Haruki Murakami recently was awarded the Cataluña International Prize. He was in Barcelona this past week to give his acceptance speech and of course, he spoke about the earthquake, its aftermath, and the issues surrounding the continued use of nuclear power.
As Echosquirrel and I had just spent an invigorating couple of hours with a new Swiss friend, drinking coffee and talking about some of the same topics the writer covers, Murakami's speech helped me understand a little better the context within which the continued use of nuclear power in this country needs to framed.
"In Japanese, we have the word “mujo (無常)”. It means that nothing lasts forever. Everything born into this world changes and will ultimately disappear. There is nothing eternal or immutable on which we can rely. This view of the world was derived from Buddhism, but the idea of “mujo” was burned into the spirit of Japanese people, and took root in the common ethnic consciousness."
Murakami does praise this deep-rooted sense of resignation in his fellow Japanese, but he knows too that it comes at a cost — the cost of not railing against oppression or injustice, not speaking up, not protesting wrongs.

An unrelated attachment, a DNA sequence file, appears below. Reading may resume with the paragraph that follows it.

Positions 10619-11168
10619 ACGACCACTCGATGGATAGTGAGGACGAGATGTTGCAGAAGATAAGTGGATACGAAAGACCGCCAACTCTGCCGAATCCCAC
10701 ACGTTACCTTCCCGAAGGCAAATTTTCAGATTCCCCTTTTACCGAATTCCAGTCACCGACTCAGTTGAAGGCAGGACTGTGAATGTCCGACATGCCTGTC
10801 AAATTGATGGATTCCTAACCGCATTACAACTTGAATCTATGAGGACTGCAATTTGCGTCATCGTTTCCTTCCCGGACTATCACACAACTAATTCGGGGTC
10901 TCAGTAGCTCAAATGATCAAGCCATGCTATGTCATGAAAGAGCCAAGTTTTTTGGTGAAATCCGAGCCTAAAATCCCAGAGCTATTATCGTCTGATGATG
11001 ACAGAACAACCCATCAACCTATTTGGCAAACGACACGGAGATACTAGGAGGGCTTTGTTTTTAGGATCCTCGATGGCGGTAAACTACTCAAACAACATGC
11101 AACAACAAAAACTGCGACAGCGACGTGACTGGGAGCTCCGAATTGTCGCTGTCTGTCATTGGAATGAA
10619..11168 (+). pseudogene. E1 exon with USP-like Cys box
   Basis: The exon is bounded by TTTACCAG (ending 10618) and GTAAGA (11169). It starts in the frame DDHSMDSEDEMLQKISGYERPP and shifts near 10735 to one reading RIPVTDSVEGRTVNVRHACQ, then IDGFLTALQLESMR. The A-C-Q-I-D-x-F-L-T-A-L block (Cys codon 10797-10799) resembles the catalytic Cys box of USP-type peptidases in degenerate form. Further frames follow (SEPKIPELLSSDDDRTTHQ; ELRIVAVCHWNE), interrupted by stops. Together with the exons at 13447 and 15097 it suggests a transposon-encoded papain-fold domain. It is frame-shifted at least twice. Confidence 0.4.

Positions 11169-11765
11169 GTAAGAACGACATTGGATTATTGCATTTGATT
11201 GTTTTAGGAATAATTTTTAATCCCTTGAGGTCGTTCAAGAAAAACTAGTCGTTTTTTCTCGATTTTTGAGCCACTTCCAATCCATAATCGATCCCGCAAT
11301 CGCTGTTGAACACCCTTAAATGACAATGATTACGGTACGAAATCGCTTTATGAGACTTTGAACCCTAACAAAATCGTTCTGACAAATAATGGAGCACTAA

"What I want to talk about here isn’t something like buildings or roads, which can be rebuilt, but rather about things which can’t be rebuilt easily, such as ethics or standards. Such things do not have physical shape. Once they are broken, it’s hard to restore them, because we can’t do so with machines, labour and materials."
Murakami goes on to talk about how postwar energy policy came to be and how an over-reliance on technology has created a false sense of energy security. Murakami wants us to see that it's useless to solely blame TEPCO or the government for current failures. Japanese need to look inside as well:
"This is the collapse of the “technology” myth, of which the Japanese people had been proud, and the defeat of our Japanese ethics and norms, which had allowed such deception. We blame the electrical companies and Japanese government. This is right and necessary, but at the same time we should accuse ourselves. We are victims and assailants at the same time. We have to consider the fact seriously. If we fail to do so, we’ll make the same mistake again."
You can read the rest of Murakami's speech here. I think now is a good time to start talking. My initial reaction three months ago was silence.